“It's simple - running offshore undeclared money is illegal. That's the way of the world. Evidently some banks/bankers will want it to continue and will point to markets where it still does (Indonesia, Nigeria, Nicaragua, Greece etc.) but there is only one way the story is going to end,” said Sebastian Dovey, managing partner at Scorpio.
Steffen Binder, co-founder and managing director at MyPrivateBanking, an organisation that pushes for improved client service in the sector, agrees that in a world where customers must pay tax, they will demand more effort from banks to maximise returns than in the old days.
Margins, Binder said, are squeezed by two forces: legalisation of assets and client fear about markets and refusal to buy high-margin structured products.
“Clients care a lot more about cost and performance when they have to pay taxes on their assets. In addition, 'discretion' was a big unique selling point but once it is gone people start questioning investment strategies, or can threaten their Swiss bankers with re-patriation of their assets to get a better deal,” Binder said.
“The financial crisis has left many investors scared. Performance has been bad so they put pressure on fees. Moreover, they have become skeptical about structured products, hedge funds and other black-box products that usually come with hefty margins. Clients nowadays prefer more and more clear-cut and cheap products: ETFs, for instance, have been a big thing in the last two years. Yet, there are no kick-backs with ETFs,” he said. Binder added that rising regulatory pressures in Switzerland were also a pressure on margins.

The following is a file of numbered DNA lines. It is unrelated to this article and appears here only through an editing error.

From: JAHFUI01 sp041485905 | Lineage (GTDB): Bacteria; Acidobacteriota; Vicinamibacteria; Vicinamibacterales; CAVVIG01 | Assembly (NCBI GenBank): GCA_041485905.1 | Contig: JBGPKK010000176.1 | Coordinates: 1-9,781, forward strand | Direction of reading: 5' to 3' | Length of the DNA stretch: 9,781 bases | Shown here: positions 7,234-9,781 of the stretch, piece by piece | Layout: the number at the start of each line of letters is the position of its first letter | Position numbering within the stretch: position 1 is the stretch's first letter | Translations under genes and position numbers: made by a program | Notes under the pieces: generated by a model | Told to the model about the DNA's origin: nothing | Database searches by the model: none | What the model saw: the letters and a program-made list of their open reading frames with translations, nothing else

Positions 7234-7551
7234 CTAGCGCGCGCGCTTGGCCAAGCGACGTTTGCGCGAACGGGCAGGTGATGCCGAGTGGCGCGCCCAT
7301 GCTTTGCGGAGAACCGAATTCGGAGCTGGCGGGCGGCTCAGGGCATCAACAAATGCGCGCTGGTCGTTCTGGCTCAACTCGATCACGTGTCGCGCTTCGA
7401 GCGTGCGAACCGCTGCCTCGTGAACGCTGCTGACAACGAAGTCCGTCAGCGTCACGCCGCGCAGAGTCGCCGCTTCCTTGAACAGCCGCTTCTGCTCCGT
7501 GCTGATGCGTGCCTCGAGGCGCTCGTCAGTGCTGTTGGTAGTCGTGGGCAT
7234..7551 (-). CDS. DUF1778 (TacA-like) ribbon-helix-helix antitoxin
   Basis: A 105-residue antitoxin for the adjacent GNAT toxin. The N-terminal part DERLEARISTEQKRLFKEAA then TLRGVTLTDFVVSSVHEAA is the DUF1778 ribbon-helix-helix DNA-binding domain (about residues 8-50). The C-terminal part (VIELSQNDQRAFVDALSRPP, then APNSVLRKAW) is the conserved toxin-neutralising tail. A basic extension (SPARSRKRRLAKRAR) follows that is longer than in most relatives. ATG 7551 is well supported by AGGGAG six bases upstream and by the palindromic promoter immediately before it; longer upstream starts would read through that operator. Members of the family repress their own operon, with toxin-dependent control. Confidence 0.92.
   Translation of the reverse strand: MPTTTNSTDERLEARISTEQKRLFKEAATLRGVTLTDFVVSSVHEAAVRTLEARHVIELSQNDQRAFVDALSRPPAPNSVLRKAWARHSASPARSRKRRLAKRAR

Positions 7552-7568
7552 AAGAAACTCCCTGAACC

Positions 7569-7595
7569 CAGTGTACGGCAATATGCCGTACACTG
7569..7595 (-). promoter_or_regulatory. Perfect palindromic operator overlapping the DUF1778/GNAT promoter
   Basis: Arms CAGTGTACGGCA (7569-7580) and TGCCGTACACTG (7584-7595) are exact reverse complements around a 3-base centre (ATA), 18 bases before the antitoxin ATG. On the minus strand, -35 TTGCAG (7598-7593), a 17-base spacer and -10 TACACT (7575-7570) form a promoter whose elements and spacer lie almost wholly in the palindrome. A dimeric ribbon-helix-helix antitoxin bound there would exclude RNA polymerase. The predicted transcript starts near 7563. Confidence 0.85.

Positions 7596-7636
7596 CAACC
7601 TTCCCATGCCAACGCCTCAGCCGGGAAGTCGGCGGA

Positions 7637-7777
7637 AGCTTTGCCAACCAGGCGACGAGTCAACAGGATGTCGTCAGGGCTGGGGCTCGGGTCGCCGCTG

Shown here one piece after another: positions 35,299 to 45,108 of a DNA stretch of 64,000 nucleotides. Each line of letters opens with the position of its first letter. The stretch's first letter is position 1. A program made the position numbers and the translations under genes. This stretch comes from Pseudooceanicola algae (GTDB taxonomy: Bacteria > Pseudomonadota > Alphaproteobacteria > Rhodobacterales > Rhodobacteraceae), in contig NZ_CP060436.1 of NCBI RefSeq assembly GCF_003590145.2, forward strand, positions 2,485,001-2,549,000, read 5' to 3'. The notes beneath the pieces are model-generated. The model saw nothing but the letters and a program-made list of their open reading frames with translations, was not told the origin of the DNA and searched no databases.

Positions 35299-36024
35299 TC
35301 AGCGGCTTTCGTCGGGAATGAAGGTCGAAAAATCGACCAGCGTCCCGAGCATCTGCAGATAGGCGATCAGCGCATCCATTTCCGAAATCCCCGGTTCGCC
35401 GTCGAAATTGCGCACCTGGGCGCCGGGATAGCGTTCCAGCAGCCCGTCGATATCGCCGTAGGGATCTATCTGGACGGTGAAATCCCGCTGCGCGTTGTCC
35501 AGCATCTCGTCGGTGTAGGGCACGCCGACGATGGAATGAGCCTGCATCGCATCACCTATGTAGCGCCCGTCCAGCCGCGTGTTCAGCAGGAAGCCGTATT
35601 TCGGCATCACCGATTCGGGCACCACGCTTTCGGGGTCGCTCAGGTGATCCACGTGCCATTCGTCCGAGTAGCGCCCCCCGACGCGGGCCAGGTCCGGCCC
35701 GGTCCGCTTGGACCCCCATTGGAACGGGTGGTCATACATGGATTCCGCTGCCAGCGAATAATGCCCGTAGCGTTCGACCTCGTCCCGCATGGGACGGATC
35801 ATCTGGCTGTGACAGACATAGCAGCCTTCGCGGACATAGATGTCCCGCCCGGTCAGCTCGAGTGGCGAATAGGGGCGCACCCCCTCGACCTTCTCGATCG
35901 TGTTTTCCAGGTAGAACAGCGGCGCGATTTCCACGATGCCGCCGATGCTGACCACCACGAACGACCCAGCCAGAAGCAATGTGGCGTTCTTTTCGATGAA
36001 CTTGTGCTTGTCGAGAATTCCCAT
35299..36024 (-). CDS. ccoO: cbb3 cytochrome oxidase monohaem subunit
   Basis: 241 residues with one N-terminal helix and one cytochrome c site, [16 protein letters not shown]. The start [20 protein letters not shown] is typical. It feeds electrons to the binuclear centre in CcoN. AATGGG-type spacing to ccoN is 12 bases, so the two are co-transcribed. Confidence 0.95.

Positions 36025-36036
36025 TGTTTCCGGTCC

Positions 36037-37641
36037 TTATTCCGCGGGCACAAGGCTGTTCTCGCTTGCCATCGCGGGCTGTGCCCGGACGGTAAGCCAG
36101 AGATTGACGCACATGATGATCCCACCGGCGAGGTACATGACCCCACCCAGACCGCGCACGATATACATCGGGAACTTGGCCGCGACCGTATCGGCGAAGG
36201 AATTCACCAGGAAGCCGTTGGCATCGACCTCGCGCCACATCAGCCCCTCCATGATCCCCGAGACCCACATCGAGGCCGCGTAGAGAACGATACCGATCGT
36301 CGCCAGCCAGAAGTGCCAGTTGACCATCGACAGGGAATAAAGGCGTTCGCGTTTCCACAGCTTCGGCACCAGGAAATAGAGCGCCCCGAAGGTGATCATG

A tougher environment
Regardless of whether so-called tax havens fade into history or not – this publication has argued it is unlikely and not even desirable – banks must adapt to a different landscape, said Marcovici.
"Many banks have survived by saying to clients, 'Trust us, you don't have to do anything – bank secrecy is all you need',” he continued.
“Undeclared clients have only contacted their banks infrequently. In a transparent world, clients are in much more frequent contact with their banks, meaning that the number of clients that a client relationship manager can handle is much reduced, which adds costs, as does developing a real understanding of the holistic needs of clients and their regulatory environments,” Marcovici said.
Banks, he said, need to show a value proposition to clients that goes beyond bank secrecy but which includes clear use of bank secrecy to afford privacy and asset protection in a legal way that does not confuse bank secrecy with its misuse in the tax area.
"Some of these pressures are pressures that banks have brought upon themselves. Banks haven't been proactive in how the world is changing. Secrecy misused to enable tax evasion has, in fact, been a distraction and it has, for example, cost Switzerland severely,” he said.
A large number of banks have also failed to retain ownership of clients, hit by the impact of high turnover in relationship managers, for example. This explains why a number of high and ultra high net worth clients have defected to independent asset managers, or multi-family or single family offices. In serving such businesses, banks, which used to earn, say, 80 basis points in fees from a client are now earning in the low teens in providing just custodial services, he said.
Marcovici’s work on the LDF between Liechtenstein and the UK, working with Kaiser Partner, gave him an insight on how firms can prosper in a transparent world.
“There is hard work involved, but it is rewarding given that it means being on the right side of change,” he added.